art 2D realist

its more than just on a canvas

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fashioninhistory:

Necklace
René Jules Lalique
1897
René-Jules Lalique was born in the Marne region of France. As a young student he showed great artistic promise and his mother guided him toward jewelry making. From 1876 to 1878 he apprenticed with Louis Aucoc, a noted Parisian jeweler. By the 1890s he had opened his own workshop in Paris and become one of the most admired jewelers of the day.
Lalique avoided using precious stones and the conservatively classical settings favored by other leading jewelers of the time. Rather, he combined semiprecious stones with such materials as enamel, horn, ivory, coral, rock crystal, and irregularly shaped Baroque pearls in settings of organic inspiration, frequently accentuated by asymmetrical curves or elaborate flourishes.
He designed this powerfully evocative necklace for his second wife, Augustine-Alice Ledru, around the turn of the century. The repeats of the main motif — an attenuated female nude whose highly stylized curling hair swirls around her head and whose arms sensuously curve down to become a border enclosing enamel-and-gold swans and an oval cabochon amethyst — are separated by pendants set with fire opals mounted in swirling gold tendrils.

fashioninhistory:

Necklace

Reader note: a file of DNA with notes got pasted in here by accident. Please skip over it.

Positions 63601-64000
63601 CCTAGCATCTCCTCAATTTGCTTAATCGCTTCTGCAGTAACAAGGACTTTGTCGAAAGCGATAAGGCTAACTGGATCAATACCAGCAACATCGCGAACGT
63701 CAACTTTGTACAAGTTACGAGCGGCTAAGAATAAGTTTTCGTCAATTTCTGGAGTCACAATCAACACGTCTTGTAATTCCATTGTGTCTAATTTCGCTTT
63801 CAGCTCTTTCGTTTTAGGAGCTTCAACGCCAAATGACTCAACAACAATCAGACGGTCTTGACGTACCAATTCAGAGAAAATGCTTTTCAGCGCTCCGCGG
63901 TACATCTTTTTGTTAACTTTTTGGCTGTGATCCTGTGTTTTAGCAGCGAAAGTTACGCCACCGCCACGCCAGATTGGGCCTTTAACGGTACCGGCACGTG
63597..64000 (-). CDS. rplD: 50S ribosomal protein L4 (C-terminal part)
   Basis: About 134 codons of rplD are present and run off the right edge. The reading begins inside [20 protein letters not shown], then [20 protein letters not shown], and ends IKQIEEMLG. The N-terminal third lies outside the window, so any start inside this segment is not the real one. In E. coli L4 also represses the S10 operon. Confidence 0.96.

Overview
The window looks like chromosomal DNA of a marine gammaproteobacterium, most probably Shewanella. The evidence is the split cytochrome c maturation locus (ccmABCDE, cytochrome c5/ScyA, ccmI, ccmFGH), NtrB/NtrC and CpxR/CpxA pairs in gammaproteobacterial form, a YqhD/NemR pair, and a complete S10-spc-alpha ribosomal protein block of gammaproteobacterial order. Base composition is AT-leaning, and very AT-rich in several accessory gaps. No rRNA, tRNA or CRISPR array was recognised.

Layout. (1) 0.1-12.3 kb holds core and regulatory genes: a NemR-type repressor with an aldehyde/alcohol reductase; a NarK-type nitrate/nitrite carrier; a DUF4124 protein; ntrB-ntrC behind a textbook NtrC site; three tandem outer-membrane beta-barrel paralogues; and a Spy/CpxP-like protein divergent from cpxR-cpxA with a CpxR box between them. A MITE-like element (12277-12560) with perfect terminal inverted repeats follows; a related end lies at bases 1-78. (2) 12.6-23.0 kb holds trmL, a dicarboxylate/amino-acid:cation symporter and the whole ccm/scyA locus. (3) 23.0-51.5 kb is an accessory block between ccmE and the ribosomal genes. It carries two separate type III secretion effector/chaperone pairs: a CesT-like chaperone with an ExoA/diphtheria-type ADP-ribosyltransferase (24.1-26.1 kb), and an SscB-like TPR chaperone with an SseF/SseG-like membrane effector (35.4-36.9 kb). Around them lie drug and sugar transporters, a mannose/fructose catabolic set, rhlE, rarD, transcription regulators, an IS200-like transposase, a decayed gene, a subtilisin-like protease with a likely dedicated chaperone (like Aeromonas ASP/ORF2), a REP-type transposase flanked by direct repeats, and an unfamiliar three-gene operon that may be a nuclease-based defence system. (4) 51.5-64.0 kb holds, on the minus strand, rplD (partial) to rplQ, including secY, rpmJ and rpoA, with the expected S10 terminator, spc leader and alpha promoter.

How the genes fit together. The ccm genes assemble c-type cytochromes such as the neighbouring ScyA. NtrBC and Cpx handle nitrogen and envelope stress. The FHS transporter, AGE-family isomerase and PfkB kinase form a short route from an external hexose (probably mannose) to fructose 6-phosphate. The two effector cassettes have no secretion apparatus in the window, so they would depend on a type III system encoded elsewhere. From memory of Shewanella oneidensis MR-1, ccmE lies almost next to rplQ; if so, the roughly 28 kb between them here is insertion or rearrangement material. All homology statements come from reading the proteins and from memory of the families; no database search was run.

René Jules Lalique

1897

René-Jules Lalique was born in the Marne region of France. As a young student he showed great artistic promise and his mother guided him toward jewelry making. From 1876 to 1878 he apprenticed with Louis Aucoc, a noted Parisian jeweler. By the 1890s he had opened his own workshop in Paris and become one of the most admired jewelers of the day.

Lalique avoided using precious stones and the conservatively classical settings favored by other leading jewelers of the time. Rather, he combined semiprecious stones with such materials as enamel, horn, ivory, coral, rock crystal, and irregularly shaped Baroque pearls in settings of organic inspiration, frequently accentuated by asymmetrical curves or elaborate flourishes.

He designed this powerfully evocative necklace for his second wife, Augustine-Alice Ledru, around the turn of the century. The repeats of the main motif — an attenuated female nude whose highly stylized curling hair swirls around her head and whose arms sensuously curve down to become a border enclosing enamel-and-gold swans and an oval cabochon amethyst — are separated by pendants set with fire opals mounted in swirling gold tendrils.